The man even let his kids take the rock to school for show-and-tell throughout the years.
A man has discovered that a rock he's been using as a doorstop for 30 years is a meteorite worth $100,000.
He was content to use it for propping the barn door open the last 30 years, until MI residents began selling much smaller meteorite bits that were sprinkled across the state when a meteor blazed through the sky in January, he told the university.
The man said that he was able to discover the meteorite's origins, noting that he'd spoken with the farmer who'd originally discovered the space rock in the 1930s.
Central Michigan University says Thursday that the 22.5-pound space rock was recently identified by Department of Earth and Atmospheric Sciences professor Dr. Monaliza Sirbescu after the owner "brought it to her out of curiosity". Upon purchasing it, he noticed a large rock holding the door open, according to Central Michigan University.
Then, "I said, wait a minute".
This is where geologist Mona Sirbescu of Central Michigan University in Mount Pleasant enters the story. The iron and nickel meteorite is the sixth largest meteorite found in Michigan, according to the Smithsonian Museum and Central Michigan University.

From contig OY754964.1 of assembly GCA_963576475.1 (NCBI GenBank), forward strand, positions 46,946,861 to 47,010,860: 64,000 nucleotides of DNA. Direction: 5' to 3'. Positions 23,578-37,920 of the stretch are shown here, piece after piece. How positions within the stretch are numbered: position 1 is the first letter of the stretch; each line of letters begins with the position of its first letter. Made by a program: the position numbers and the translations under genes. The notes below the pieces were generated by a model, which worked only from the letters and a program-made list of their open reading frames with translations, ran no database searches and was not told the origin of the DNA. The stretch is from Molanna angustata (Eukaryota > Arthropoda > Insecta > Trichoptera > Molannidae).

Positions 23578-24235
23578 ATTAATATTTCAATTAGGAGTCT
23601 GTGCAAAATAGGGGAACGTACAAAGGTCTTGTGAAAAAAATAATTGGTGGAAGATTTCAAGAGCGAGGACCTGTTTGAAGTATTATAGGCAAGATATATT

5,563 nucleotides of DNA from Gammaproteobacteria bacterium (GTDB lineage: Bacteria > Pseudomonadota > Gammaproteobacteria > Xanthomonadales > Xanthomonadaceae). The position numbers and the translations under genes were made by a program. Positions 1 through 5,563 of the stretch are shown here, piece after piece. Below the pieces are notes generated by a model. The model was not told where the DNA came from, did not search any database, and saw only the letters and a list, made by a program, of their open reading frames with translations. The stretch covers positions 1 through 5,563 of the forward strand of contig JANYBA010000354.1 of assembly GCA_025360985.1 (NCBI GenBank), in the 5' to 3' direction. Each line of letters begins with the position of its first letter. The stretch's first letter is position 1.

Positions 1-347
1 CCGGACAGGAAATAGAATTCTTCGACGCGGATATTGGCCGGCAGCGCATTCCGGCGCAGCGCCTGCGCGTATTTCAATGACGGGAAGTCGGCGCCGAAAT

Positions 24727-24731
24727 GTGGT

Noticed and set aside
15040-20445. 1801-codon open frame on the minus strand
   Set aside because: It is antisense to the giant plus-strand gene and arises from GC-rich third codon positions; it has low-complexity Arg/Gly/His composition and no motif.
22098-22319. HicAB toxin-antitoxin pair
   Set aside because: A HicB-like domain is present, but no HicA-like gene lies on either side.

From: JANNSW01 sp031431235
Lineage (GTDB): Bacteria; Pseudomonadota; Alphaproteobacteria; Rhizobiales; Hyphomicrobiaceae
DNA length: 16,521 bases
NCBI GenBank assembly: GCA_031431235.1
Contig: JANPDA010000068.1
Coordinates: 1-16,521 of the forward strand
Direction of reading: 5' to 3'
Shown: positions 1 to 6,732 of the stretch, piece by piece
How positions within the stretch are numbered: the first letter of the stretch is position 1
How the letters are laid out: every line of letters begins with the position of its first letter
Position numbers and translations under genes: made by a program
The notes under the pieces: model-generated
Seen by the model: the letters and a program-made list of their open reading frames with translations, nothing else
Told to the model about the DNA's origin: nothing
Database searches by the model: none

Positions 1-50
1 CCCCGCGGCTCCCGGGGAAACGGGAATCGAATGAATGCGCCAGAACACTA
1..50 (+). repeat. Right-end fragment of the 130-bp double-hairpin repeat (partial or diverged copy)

Siberscu still wanted a second opinion and sent off a slice of the rock to the Smithsonian Institution.
"I could tell right away that this was something special", she said.
"It's the most valuable specimen I have ever held in my life, monetarily and scientifically", Sibescu added, noting that the meteorite is composed of of 88.5 percent iron and 11.5 percent nickel.
The man said that the original farmer said he heard the meteorite come crashing down, "and it made a heck of a noise when it hit". A museum in ME is also interested.
A rock that was used as a doorstop on a MI farm for decades has been identified as a meteorite worth $100,000.
The meteorite's owner said that regardless of the buyer, he will donate 10 percent of the sale amount to the university.